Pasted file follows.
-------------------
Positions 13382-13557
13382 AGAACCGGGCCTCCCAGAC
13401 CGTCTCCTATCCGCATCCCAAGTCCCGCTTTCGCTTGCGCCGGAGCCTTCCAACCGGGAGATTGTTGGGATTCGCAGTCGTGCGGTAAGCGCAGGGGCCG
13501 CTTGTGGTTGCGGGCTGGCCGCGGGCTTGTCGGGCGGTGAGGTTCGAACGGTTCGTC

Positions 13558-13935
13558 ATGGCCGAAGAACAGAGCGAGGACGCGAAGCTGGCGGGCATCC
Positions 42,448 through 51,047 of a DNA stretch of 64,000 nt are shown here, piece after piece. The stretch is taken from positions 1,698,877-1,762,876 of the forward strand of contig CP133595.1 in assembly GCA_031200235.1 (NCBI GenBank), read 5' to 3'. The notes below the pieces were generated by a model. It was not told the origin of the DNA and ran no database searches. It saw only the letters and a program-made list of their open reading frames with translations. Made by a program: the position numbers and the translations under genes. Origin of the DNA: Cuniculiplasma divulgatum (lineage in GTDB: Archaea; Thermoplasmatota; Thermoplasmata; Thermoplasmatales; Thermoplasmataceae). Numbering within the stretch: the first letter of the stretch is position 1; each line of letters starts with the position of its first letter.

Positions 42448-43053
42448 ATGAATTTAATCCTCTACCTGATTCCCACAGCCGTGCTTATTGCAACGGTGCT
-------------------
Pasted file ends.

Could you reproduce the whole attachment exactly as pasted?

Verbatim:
Positions 13382-13557
13382 AGAACCGGGCCTCCCAGAC
13401 CGTCTCCTATCCGCATCCCAAGTCCCGCTTTCGCTTGCGCCGGAGCCTTCCAACCGGGAGATTGTTGGGATTCGCAGTCGTGCGGTAAGCGCAGGGGCCG
13501 CTTGTGGTTGCGGGCTGGCCGCGGGCTTGTCGGGCGGTGAGGTTCGAACGGTTCGTC

Positions 13558-13935
13558 ATGGCCGAAGAACAGAGCGAGGACGCGAAGCTGGCGGGCATCC
Positions 42,448 through 51,047 of a DNA stretch of 64,000 nt are shown here, piece after piece. The stretch is taken from positions 1,698,877-1,762,876 of the forward strand of contig CP133595.1 in assembly GCA_031200235.1 (NCBI GenBank), read 5' to 3'. The notes below the pieces were generated by a model. It was not told the origin of the DNA and ran no database searches. It saw only the letters and a program-made list of their open reading frames with translations. Made by a program: the position numbers and the translations under genes. Origin of the DNA: Cuniculiplasma divulgatum (lineage in GTDB: Archaea; Thermoplasmatota; Thermoplasmata; Thermoplasmatales; Thermoplasmataceae). Numbering within the stretch: the first letter of the stretch is position 1; each line of letters starts with the position of its first letter.

Positions 42448-43053
42448 ATGAATTTAATCCTCTACCTGATTCCCACAGCCGTGCTTATTGCAACGGTGCT